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Ed Hawkins
Climate scientist, University of Reading | Designed & | IPCC AR6 Lead Author | MBE | Partner to | Views own
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Ed Hawkins Aug 13
ran earlier this year during the COVID lockdown and recovered 5.25 million rainfall observations from across the UK and Ireland, with more than 16,000 volunteers contributing their spare time ()
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Ed Hawkins Aug 13
'on record' would be far more accurate than 'since 1960s' for the headline I think.
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Ed Hawkins retweeted
Tim Osborn Aug 12
No London did not have a hotter stretch in the 1960s, your poorly worded headline is misleading! These particular records may have begun in 1961 & current hot stretch unmatched in that record “London sees hottest stretch since 1960s”
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Ed Hawkins Aug 12
Next year or year after? By which I mean 2017 or 2018, or maybe 2015.
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Ed Hawkins Aug 12
Replying to @UniofReading
The official minimum temperature measurement was rounded down to 20.0°C, meaning it was the 3rd warmest night ever recorded for in records dating back to 1908.
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Ed Hawkins Aug 12
Trouble sleeping last night? Provisional minimum temperature at was 20.1°C, making it a rare ‘tropical night’ for . As global temperatures continue to rise because of our greenhouse gas emissions, these types of night will become more and more common.
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Ed Hawkins Aug 11
(and, the study uses a single member from each model to assess a likely first year ice-free. This is fraught with difficulties related to levels of internal variability in sea ice.)
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Ed Hawkins Aug 11
It might melt a bit more, but I think our expectation is that the sea ice extent stabilises when global temperatures are stabilised.
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Ed Hawkins Aug 11
HadGEM3 is a better model than its predecessors - it is superior across a wide range of metrics & has improved representations of many processes. And, yes, it is very interesting that it is better for the LIG, but its ECS is at very edge of Sherwood et al assessment range.
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Ed Hawkins Aug 11
Yes, but Figure 4 in the paper does highlight the dates issue. However, the ECS axis makes it very clear that the date depends critically on climate sensitivity (although neither the figure, the caption or the main text mention the scenario used - it's buried in the Methods.)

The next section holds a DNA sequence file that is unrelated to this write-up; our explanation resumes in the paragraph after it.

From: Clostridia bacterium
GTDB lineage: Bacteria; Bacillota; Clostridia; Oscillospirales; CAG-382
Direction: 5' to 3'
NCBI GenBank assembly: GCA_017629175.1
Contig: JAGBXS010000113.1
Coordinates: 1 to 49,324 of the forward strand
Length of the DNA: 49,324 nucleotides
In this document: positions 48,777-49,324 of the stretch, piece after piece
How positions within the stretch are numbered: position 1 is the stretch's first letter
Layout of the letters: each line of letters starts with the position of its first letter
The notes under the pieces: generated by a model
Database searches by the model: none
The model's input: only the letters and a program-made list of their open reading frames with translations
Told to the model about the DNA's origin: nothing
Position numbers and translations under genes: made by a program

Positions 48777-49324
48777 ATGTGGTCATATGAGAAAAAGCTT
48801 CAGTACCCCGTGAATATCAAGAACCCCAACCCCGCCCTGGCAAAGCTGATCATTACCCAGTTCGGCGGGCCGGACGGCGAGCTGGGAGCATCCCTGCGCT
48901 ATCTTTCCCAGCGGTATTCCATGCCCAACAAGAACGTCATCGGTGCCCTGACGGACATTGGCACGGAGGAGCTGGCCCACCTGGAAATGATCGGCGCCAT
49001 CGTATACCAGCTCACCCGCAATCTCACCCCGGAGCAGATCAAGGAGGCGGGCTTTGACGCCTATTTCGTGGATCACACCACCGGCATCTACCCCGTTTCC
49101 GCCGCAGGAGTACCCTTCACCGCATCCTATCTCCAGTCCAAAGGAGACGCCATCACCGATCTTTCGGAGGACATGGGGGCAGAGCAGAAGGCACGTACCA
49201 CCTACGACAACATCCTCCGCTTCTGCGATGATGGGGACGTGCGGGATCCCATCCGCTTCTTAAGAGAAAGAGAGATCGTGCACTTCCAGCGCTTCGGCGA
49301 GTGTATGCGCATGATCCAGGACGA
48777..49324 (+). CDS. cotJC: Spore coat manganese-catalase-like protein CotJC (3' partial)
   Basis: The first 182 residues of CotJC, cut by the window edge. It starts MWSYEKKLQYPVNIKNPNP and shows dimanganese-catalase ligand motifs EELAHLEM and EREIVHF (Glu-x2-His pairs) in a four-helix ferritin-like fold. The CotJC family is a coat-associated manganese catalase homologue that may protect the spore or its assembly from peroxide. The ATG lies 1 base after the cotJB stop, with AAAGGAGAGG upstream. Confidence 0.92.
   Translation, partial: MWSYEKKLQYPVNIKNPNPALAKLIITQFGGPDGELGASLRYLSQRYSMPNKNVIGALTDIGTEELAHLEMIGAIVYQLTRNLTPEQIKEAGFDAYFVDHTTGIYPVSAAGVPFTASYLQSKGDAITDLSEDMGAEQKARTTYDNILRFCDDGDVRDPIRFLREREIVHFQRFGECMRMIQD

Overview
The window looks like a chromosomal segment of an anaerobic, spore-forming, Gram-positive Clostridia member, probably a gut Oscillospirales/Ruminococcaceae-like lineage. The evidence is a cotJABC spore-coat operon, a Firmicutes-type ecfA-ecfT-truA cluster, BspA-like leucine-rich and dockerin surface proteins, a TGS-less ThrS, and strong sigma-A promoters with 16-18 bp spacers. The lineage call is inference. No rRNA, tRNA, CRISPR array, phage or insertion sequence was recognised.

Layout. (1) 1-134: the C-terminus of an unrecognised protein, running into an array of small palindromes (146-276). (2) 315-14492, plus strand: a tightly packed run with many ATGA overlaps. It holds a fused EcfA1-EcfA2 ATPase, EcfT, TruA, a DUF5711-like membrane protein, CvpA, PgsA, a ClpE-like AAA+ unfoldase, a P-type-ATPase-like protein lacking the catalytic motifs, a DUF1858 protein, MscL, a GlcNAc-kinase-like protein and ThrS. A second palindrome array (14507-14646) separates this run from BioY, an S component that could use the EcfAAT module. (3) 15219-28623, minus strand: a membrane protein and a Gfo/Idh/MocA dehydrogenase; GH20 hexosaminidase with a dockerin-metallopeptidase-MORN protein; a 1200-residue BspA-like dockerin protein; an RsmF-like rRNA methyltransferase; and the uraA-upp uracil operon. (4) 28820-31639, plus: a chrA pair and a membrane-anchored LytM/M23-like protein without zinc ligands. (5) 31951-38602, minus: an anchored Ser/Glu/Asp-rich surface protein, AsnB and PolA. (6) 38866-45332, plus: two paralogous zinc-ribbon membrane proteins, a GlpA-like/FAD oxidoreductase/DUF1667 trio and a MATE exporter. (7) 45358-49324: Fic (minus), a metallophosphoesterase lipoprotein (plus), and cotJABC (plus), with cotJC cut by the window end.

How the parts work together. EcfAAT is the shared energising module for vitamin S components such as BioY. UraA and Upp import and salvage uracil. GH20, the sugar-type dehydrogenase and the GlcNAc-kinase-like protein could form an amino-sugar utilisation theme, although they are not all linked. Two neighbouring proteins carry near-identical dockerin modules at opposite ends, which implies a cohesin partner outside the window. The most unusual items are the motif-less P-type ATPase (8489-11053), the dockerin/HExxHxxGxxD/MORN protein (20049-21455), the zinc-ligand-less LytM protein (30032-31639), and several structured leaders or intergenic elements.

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Ed Hawkins Aug 11
Replying to @WeatherProf @mammuthus
Yes, HadGEM3 is one of the CMIP6 models with a very high ECS (around 5.5K):
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Ed Hawkins Aug 11
Replying to @WeatherProf @mammuthus
Several studies have said that ~2C is when the Arctic will see regular 'ice-free' Septembers. They will happen occasionally at lower temperatures too. They key is when 2C is reached. HadGEM3 has very high climate sensitivity so reaches that much earlier than most other models.
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Ed Hawkins Aug 11
So many factors affect sea ice melt. I think the press release is problematic in terms of framing this interesting study in terms of a time for a modern sea-ice free date.
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Ed Hawkins Aug 11
Replying to @mammuthus
Yes, but HadGEM3 shows 2°C above pre-industrial in 2035 on the SSP5-8.5 scenario used. Suggests ice-free at 2°C, just like IPCC has said before.
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Ed Hawkins Aug 10
Replying to @BBCAmos @ESA_EO and 3 others
2 Olympic sized swimming pools every second?
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Ed Hawkins Aug 8
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Ed Hawkins Aug 7
Yes, data ends in 2019. Have fixed the titles in some of the USA state graphics too.
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Ed Hawkins Aug 7
Have put the latest set on , though still need to add a bit more metadata probably:
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Richard Betts Aug 6
As Steven Schneider said, “the end of the world” and “good for us” are probably the two least likely outcomes A discourse sharply divided between doom and dismissal risks obstructing climate action, rather than motivating it - by and me
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Ed Hawkins Aug 6
4 years ago. Read the story of the spiral (with & ):
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